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70-year-old becomes Yankees' bat girl 60 years after being rejected for being a girl

"Some dreams take longer than they should to be realized," said Yankees general manager, Brian Cashman, "but a goal attained should not dim with the passage of time."

70-year-old becomes Yankees' bat girl 60 years after being rejected for being a girl
Cover Image Source: 70-year-old honorary bat girl Gwen Goldman during the first inning against the Los Angeles Angels at Yankee Stadium on June 28, 2021, in the Bronx borough of New York City. (Photo by Sarah Stier/Getty Images)

Gwen Goldman has been a fan of the New York Yankees for as long as she can remember. Some of her earliest memories are of going to the games with her father and him including newspaper clippings in his letters when she was away at camp each summer so she could stay up-to-date on her team. At age 10, Goldman wrote to then-Yankees general manager Roy Hamey expressing her dream to be the team's bat girl, the person responsible for helping to retrieve bats and fulfill other tasks during a game. However, in response, Hamey told her a young lady such as herself would "feel out of place in a dugout."


"While we agree with you that girls are certainly as capable as boys, and no doubt would be an attractive addition on the playing field, I am sure you can understand that in a game dominated by men a young lady such as yourself would feel out of place in a dugout," he wrote in the letter she received back, dated June 12, 1961. Sixty years later, Goldman proved him wrong. On Monday, she was invited to the Bronx to serve as the bat girl for her beloved team after daughter, Abby McLoughlin, reached out to them earlier this year about Hamey's letter — which Goldman has displayed on her living room wall.


Wearing a full Yankees uniform, Goldman walked onto the field at Yankee Stadium and threw out a ceremonial first pitch before a game against the Los Angeles Angels. According to The New York Times, the 70-year-old also got the chance to accompany the team's third-base coach, Phil Nevin, when he took the lineup card out to the umpires before the game. The lifelong fan happily chatted and gave fist pumps to the players, all of whom, she said, had been very kind to her and thanked her for her story and for supporting them.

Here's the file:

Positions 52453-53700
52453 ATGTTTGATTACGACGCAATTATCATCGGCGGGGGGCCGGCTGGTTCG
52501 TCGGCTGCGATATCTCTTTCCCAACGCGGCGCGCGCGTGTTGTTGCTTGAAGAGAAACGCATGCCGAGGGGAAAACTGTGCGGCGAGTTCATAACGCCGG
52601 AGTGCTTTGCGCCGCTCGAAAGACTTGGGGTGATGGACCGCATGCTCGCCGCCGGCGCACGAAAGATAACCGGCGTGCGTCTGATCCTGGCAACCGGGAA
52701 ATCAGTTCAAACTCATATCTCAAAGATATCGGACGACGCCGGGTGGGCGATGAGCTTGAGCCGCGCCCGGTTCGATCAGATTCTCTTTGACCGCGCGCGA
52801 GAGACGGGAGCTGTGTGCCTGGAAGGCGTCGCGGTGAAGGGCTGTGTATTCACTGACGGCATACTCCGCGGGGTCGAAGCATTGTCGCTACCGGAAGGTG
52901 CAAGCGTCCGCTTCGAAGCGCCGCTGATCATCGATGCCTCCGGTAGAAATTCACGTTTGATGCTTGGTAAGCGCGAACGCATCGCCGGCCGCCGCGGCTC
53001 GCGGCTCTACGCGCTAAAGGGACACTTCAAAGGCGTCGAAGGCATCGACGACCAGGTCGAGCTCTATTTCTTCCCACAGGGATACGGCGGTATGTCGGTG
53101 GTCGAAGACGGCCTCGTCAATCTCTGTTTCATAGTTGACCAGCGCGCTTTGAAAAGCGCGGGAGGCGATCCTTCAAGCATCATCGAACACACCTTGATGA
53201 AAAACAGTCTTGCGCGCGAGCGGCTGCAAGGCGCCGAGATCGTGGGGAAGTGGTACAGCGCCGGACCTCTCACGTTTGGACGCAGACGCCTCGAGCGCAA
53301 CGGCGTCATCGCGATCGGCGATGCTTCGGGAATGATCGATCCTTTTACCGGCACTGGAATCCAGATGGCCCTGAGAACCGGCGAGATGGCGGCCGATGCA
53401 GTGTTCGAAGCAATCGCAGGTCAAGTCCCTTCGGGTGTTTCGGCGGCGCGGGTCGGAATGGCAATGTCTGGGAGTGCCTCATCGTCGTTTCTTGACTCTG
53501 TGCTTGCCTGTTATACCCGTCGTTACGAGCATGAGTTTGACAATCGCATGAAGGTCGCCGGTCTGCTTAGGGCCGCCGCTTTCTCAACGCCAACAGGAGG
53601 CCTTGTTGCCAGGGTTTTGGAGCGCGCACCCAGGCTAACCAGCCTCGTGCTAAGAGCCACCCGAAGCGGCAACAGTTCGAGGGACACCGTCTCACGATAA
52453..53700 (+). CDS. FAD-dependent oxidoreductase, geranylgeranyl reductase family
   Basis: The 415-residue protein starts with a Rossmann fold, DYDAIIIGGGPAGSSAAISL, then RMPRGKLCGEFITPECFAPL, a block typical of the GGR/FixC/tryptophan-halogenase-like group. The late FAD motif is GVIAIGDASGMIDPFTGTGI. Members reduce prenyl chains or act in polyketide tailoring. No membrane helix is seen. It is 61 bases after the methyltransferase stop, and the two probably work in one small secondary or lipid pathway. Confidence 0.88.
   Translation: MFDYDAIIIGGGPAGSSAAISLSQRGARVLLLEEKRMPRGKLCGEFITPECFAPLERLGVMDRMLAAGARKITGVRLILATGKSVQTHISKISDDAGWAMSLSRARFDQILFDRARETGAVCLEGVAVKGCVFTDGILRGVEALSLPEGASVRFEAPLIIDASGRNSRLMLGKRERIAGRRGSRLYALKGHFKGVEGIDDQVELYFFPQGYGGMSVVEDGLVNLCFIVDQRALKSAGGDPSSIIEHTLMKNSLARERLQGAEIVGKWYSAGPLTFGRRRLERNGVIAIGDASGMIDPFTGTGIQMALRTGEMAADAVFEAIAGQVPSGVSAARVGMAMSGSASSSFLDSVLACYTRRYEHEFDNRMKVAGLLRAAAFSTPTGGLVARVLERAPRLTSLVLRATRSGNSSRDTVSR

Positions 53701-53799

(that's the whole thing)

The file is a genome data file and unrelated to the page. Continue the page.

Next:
"It's been an amazing opportunity," Goldman said in a news conference after her appearance. "A day of a lifetime I can't put into words. I don't know where to start on which was the best, which or what did I enjoy the most. Just the whole piece from walking in the front door of the stadium to coming up to a locker with my name on it, Gwen Goldman, and suiting up, and walking out onto the field. It took my breath away, and it's obviously taking my words away. It was a thrill of a lifetime — times a million."


Despite being turned down because of her gender 60 years ago, Goldman said in a video call with team's current general manager, Brian Cashman, that she never held it against the team and kept Hamey's response to show her "love for the Yankees and to hold on to a dream. It wasn't what I wanted to see, but they wrote me a letter and I've always loved them... But I never in my wildest dreams ever thought that 60 years later, Brian Cashman would make this become a reality."


"Thank you from the bottom of my heart," she said. "I am overwhelmed... Thank you for doing this for us women. And for moving forward and opening the world up to the populations. Oh my God, I feel like I'm in a dream to tell you the truth." Cashman also surprised Goldman with a new letter June 23, 2021, saying that "a woman belongs everywhere a man does, including the dugout" and that it was "not too late to reward and recognize the ambition you showed in writing that letter to us as a 10-year-old girl."


"Some dreams take longer than they should to be realized," he added, "but a goal attained should not dim with the passage of time." Jean Afterman, the Yankees' longtime assistant general manager, also attended the video call telling Goldman about her invitation. Afterman, one of the highest-ranking female executives in baseball, reminded Goldman that she was in her 20th season with the team and that the Yankees were the only team in baseball to hire two women in such prominent roles. In November, her predecessor Kim Ng became the first woman to serve as a major league general manager when she was hired by the Miami Marlins. "You chose the right team to root for," Afterman said.

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